Local news

Sue Lubbe and Friends ask for community support in Joburg south

Having served the Johannesburg south community for 25 years, the organisation still vows to bring change to its people.

The charity Sue Lubbe and Friends in Suideroord, Johannesburg South, asks for public help with donations to mark the organisation’s 25th birthday.

Sue Lubbe and Friends, an NPO, runs a feeding scheme that feeds over 480 children at WH Coetze Primary School and Fakkel High School.

This initiative ensures learners from disadvantaged backgrounds start the day on a full stomach to perform well in their studies.

The organisation is busy with its Stay Warm Day, which began on April 27 and ends in August or September, depending on the amount of funding and products Sue Lubbe and Friends get together to help the people of the south.

Stay Warm Day has run since 2005. The organisation provides a cup of hot soup to learners, teachers, the school office, and ground staff.

It is currently sorting out a kitchen donated to them in 2007 when they revamped the school.

According to Sue Lubbe, the founder of Sue Lubbe and Friends, her organisation raised R600 000 in products and kind, but after so many years, they need to backtrack and tidy up the kitchen because it is full of mould due to a leaking geyser.

“We are in the process of getting it repainted. The kitchen’s first coat was applied, and we also require a new fridge for the feeding scheme kitchen.”

Another item desperately needed is a freezer that locks because they need to secure food donated weekly by Woolworths.

Sue Lubbe and Friends asks people to lend a helping hand and support it in any way possible.

The charity has worked with several organisations such as St Mary’s Children’s Home, the Johannesburg Children’s Home, the Harvey Cohen Centre, Huis Talje Home for the mentally challenged (Bela Bela), The Hamlet Foundation and the blind society in Johannesburg. Some of the organisations still work closely with Sue Lubbe and Friends.

Annual projects

January – Sue Lubbe and Friends raise donations of stationery and school clothes and or shoes and start the New Year feeding scheme applications.

February – The organisation takes cookies to the old age homes for Valentine’s Day and, if they are lucky, they get loads of flowers donated by the Woolworths group that the organisation hands out to the Owlies – the Sue Lubbe and Friends seniors.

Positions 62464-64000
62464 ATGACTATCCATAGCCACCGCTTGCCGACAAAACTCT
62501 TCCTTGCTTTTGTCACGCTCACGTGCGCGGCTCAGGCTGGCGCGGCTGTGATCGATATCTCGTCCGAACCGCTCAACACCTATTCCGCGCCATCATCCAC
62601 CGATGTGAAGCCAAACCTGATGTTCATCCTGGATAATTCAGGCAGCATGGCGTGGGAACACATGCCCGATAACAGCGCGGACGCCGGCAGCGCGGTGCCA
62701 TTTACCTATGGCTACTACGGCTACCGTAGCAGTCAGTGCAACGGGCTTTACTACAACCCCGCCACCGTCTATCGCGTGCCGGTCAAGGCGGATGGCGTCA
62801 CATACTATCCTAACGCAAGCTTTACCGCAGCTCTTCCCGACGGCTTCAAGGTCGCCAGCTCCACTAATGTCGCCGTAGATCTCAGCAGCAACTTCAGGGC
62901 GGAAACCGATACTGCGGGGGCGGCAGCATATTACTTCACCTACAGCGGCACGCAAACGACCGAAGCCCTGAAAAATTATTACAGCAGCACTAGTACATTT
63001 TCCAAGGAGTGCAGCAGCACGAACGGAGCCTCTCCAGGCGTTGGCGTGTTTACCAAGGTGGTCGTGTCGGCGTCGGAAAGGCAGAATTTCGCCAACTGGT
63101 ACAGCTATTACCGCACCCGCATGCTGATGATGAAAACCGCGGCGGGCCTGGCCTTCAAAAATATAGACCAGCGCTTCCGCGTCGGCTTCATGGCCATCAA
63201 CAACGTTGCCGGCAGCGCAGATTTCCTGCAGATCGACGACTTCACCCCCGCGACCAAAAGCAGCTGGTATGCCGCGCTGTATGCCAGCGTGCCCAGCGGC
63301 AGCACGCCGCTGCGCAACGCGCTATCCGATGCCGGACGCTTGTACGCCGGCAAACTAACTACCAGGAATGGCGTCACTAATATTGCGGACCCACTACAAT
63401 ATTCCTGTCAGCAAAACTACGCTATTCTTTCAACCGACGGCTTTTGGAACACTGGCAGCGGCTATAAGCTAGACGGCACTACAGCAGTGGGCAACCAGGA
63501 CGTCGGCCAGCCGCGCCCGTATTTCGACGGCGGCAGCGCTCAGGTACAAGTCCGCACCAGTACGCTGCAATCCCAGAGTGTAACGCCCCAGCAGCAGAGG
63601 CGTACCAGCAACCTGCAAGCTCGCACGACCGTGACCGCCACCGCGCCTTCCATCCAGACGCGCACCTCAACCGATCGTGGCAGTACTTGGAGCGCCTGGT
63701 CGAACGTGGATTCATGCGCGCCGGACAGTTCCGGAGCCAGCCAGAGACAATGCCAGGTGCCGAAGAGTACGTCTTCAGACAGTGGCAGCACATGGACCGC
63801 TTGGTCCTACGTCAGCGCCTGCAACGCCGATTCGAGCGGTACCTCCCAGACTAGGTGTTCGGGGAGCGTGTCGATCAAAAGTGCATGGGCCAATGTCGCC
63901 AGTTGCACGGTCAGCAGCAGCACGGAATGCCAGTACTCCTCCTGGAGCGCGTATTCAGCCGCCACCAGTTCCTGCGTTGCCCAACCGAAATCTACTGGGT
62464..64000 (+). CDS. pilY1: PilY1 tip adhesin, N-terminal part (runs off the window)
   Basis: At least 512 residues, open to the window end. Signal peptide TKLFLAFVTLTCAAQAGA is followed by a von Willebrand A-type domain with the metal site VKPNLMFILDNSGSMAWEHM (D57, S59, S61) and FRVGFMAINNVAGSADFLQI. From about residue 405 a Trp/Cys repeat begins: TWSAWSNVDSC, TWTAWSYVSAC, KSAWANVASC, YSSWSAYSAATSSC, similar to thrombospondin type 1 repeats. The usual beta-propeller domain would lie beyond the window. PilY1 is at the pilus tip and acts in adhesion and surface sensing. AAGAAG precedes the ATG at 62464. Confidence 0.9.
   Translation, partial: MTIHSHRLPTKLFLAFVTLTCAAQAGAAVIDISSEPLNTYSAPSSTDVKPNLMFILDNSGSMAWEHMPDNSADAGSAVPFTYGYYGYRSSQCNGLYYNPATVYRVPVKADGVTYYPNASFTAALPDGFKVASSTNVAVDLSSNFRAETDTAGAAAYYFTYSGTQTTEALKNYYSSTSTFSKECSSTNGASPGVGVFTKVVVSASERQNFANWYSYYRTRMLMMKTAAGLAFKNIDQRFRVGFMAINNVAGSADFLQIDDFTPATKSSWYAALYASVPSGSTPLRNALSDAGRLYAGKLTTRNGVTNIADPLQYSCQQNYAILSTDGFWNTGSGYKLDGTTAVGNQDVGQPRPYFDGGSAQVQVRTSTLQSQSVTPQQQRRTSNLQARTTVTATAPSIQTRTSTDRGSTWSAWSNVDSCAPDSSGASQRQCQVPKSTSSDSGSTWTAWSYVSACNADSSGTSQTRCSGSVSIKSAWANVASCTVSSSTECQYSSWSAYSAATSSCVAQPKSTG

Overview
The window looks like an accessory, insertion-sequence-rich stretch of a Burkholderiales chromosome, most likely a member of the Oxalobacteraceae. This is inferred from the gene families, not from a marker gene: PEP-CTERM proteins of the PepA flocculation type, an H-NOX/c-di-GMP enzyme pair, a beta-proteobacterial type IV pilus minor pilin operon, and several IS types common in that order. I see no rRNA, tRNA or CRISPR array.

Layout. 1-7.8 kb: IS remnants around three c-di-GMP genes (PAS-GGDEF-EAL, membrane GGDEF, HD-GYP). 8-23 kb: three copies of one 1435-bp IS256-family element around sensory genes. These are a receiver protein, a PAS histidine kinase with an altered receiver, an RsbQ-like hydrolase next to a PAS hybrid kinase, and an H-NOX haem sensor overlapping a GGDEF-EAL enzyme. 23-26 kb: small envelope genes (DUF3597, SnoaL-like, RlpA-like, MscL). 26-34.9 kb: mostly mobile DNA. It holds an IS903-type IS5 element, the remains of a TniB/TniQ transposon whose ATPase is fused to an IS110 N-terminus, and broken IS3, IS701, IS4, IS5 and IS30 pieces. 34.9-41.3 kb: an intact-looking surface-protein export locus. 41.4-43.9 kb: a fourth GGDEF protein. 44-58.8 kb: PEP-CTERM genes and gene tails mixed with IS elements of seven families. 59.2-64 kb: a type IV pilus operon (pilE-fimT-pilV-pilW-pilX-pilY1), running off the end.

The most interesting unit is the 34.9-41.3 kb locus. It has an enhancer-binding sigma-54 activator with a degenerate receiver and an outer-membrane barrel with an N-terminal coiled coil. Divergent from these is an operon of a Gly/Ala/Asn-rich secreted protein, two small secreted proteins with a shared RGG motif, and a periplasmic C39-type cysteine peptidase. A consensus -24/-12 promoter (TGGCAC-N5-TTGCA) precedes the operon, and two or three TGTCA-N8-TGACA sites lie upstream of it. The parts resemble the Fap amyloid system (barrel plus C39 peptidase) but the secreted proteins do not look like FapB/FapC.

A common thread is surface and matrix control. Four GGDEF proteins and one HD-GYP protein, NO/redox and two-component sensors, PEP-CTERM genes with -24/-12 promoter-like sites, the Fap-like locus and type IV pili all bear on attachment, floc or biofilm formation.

March and April – Sue Lubbe and Friends rappelled for Easter eggs, distributing them to children’s homes, old age homes and more.

May to August – Stay Warm Day in May, extended when necessary, when winter still brings cold weather at the start of spring.

October to December – Raise gifts for the elderly and children’s homes (abled and disabled) on or between December 16 and Christmas Day.

Sponsors needed

“We host 550 senior citizens for a Christmas lunch. We often make roast potatoes, rice, veggies, salad and desserts. It is a great success annually. In better times, we even handed out a little gift pack of toiletries, treats, and more.

“It has been more difficult to make gifts other than what we collect from October to December. It can be difficult because we often have to put our hands in our pockets to buy a few inexpensive items for our beneficiaries.

“Needy people appreciate anything they can get for the festive season, but a wonderful gift to seniors is a hamper of bits and pieces needed for day-to-day living,” explained Lubbe.

Since Covid, the organisation lost nine major sponsors, some of which had worked with them since its inception in 1999.

This caused a huge financial gap, and now they have to make ends meet for food hampers and warm items they hand out to needy families.

“Before Covid-19 in 2020, we fed 124 831 people. We are starting our wish list to help over 125 000 individuals. We need to strive to do better all the time. We work with many charities in the south, and they benefit from our donations throughout the year.”

Charmaine Wade (Sue Lubbe’s daughter), Sue Lubbe and Tayla Wade (granddaughter).

How you can help

Private schools can contribute to Stay Warm Day in winter by donating items such as soup greens and fillers.

People can make weekly bread donations. The larger companies and private firms can donate money.

“We need the feeding scheme groups to have a better system of feeding the learners, where they can sit down and eat rather than stand around and find a spot to eat in private. There is one high school fed from the library with no seating. We need tables and chairs or long dining tables and chairs,” explained Lubbe.

Some donated money will buy groceries that the needy families can take home to help their parents and siblings.
Sue Lubbe and Friends is a registered NPO, meaning people who donate over R500 can get tax rebate certificates.

“If they make monthly donations of that amount, they get a Section 18a certificate of R500 multiplied by 12,” said Lubbe.

Lubbe, a health and human rights activist, runs the organisation.

She saw the need to launch it in 1999 after her sister’s painful death. Barbara Whittaker passed away from bedsores at the Natalspruit Hospital. Lubbe then saw the need for someone to stand up for the needy, and that person was her.

Lubbe extended gratitude and appreciation to all the groups networking with Sue Lubbe and Friends, their sponsors, and friends of the charity.

For more information, call Lubbe on 071 355 0426.

Related Articles

Back to top button